From the Pastor’s Pen

Final Thoughts on Psalm 42:1-11

As the deer pants for the water brooks, So pants my soul for You, O God. My soul thirsts for God, for the living God. When shall I come and appear before God? My tears have been my food day and night, While they continually say to me, “Where is your God?” When I remember these things, I pour out my soul within me. For I used to go with the multitude; I went with them to the house of God, With the voice of joy and praise, With a multitude that kept a pilgrim feast. Why are you cast down, O my soul? And why are you disquieted within me? Hope in God, for I shall yet praise Him For the help of His countenance. O my God, my soul is cast down within me; Therefore I will remember You from the land of the Jordan, And from the heights of Hermon, From the Hill Mizar. Deep calls unto deep at the noise of Your waterfalls; All Your waves and billows have gone over me. The LORD will command His lovingkindness in the daytime, And in the night His song shall be with me—A prayer to the God of my life. I will say to God my Rock, “Why have You forgotten me? Why do I go mourning because of the oppression of the enemy?” As with a breaking of my bones, My enemies reproach me, While they say to me all day long, “Where is your God?” Why are you cast down, O my soul? And why are you disquieted within me? Hope in God; For I shall yet praise Him, The help of my countenance and my God.           NKJV

Psalm 42 was a song written by the sons of Korah to Israel’s music director. It is a Psalm designed to test the spiritual temperature of God’s people—whether or not we are where we ought to be as Christians in our relationship to God. In this Psalm, there are three questions we can ask to determine our spiritual temperature.

Question number one—do we thirst go be in the presence of God? (vs. 1-2) The metaphor in verse one is that of a deer thirsting for water during a drought (Joel 1:20). Do you thirst for God? (Psa. 63:1-2, Psa. 16:11) The Psalmists desired to be in the presence of the Lord (v.2). Do you desire the same? Do you desire the second coming of the Lord Jesus Christ? (Tit. 2:13, I Cor. 1:7, Phil. 3:20) Given a choice, would you have Jesus come right this moment? (Rev. 22:20) Or would you prefer to have Him delay His coming for some reason? Do you long for His presence?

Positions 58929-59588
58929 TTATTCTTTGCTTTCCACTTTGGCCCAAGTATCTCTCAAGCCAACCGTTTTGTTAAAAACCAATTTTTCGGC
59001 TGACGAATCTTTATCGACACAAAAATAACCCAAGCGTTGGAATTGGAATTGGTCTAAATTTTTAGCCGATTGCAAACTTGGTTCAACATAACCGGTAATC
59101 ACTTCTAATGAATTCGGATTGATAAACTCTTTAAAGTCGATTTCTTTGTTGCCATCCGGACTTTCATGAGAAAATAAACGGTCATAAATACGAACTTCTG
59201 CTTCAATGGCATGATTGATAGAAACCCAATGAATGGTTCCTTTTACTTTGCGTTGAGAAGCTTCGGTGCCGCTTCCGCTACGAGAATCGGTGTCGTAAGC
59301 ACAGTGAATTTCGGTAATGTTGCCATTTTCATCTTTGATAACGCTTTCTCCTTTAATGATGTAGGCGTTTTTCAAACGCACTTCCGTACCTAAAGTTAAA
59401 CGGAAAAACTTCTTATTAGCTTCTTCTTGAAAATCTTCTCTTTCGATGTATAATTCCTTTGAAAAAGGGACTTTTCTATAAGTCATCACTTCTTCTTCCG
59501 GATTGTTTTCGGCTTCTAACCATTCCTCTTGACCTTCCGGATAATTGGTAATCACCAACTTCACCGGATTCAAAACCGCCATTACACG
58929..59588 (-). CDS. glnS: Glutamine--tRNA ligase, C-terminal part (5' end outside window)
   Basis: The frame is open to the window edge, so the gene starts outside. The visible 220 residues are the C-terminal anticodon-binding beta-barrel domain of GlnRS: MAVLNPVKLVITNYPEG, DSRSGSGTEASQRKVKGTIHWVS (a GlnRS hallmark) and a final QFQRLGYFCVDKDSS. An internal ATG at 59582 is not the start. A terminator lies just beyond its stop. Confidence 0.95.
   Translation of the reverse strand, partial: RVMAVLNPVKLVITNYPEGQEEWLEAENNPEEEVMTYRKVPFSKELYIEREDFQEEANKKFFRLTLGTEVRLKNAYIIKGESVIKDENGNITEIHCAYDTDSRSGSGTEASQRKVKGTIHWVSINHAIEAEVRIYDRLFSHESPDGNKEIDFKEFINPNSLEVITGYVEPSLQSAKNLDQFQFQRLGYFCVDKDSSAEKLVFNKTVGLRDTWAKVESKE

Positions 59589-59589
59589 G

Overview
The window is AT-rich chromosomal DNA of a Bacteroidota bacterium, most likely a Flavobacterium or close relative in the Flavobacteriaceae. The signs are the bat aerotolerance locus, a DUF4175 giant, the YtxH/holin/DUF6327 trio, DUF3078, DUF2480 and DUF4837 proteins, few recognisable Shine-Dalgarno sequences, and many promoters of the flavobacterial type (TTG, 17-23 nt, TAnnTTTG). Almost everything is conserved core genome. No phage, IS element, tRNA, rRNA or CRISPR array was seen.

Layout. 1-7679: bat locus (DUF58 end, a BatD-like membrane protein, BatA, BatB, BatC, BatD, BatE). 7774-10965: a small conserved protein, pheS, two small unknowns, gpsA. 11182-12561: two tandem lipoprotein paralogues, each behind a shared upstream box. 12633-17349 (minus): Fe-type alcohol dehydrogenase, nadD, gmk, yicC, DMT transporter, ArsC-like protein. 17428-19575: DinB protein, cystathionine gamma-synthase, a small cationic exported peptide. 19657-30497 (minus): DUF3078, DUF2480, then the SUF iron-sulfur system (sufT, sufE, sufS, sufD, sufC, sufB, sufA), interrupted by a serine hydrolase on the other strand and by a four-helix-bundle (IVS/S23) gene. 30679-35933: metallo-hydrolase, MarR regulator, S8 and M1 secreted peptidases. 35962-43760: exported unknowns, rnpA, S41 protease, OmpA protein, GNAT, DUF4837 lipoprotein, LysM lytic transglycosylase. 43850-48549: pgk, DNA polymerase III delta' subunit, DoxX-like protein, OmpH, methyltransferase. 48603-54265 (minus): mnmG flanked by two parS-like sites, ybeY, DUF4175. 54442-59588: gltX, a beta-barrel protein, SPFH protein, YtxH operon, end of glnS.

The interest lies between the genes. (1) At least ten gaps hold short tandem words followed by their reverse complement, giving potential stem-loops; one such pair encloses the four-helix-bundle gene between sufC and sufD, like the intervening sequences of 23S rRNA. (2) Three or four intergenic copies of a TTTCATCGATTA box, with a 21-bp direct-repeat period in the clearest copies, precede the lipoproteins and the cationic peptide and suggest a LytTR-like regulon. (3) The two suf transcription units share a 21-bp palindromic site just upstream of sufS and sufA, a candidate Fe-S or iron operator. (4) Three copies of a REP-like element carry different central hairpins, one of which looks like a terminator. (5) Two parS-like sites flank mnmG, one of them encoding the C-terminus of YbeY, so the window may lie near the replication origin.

Question number two—do we face mockery for our reliance on God? (vs. 3, 9-11) If we have a good spiritual temperature—if we’re what we ought to be in our relationship with God—like the the sons of Korah, we too will face mockery (II Tim. 3:12, Jn. 15:18-20, I Jn. 3:13, I Cor. 4:13, II Chron. 36:16, Jer. 20:7, Prov. 29:27, Psa. 119:157, I Pet. 4:14). Israel had fallen into a spiritual drought. Worship service attendance was way down (v.4). The same thing has happened to the United States of America. Since 1955, regular church attendance in the USA has dropped from 75% to 20%. Christians, how is our church attendance? It’s one measure of our spiritual temperature.

Question number three—is our spirit lifted up because we focus on the Lord ((Heb. 12:1-2). In our text, we see three ways in which the Psalmists focused on the Lord.

First, the sons of Korah focused on the Lord by reading and mediating on the scriptures. All of the places and events in verses 6-7 are recorded in the scriptures. The scriptures remind us of who God is, what pleases and displeases Him, and what wondrous things He has done for us as His people (Psa. 139:17).

Second, the Psalmists focused on the Lord by singing His praises (v.8). Singing praises to God is a remedy for the depression and discouragement that sometimes afflicts us as God’s people (Acts 16:25), and it will lift our spirits (Isa. 61:3).

Third, the sons of Korah focused on the Lord by praying (v.8). As Christians, we need to have a regular, continuous, daily prayer life (I Thess. 5:17, Col. 4:2, Heb. 4:16, Jer. 33:3).

Christian, how is your spiritual temperature? Do you spend time daily with the Lord in prayer? Do you sing praises to Him? Do you thirst to be in His presence?

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